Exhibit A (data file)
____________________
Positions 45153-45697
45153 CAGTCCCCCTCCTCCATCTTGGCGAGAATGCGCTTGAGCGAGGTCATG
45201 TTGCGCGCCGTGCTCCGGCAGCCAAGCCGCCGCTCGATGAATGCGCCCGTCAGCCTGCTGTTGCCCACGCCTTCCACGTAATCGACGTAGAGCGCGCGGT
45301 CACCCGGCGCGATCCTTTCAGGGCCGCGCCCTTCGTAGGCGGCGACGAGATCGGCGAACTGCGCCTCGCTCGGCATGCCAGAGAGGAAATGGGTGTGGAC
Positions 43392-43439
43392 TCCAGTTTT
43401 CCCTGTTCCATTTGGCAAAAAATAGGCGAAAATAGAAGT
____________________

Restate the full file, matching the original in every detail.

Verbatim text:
Positions 45153-45697
45153 CAGTCCCCCTCCTCCATCTTGGCGAGAATGCGCTTGAGCGAGGTCATG
45201 TTGCGCGCCGTGCTCCGGCAGCCAAGCCGCCGCTCGATGAATGCGCCCGTCAGCCTGCTGTTGCCCACGCCTTCCACGTAATCGACGTAGAGCGCGCGGT
45301 CACCCGGCGCGATCCTTTCAGGGCCGCGCCCTTCGTAGGCGGCGACGAGATCGGCGAACTGCGCCTCGCTCGGCATGCCAGAGAGGAAATGGGTGTGGAC
Positions 43392-43439
43392 TCCAGTTTT
43401 CCCTGTTCCATTTGGCAAAAAATAGGCGAAAATAGAAGT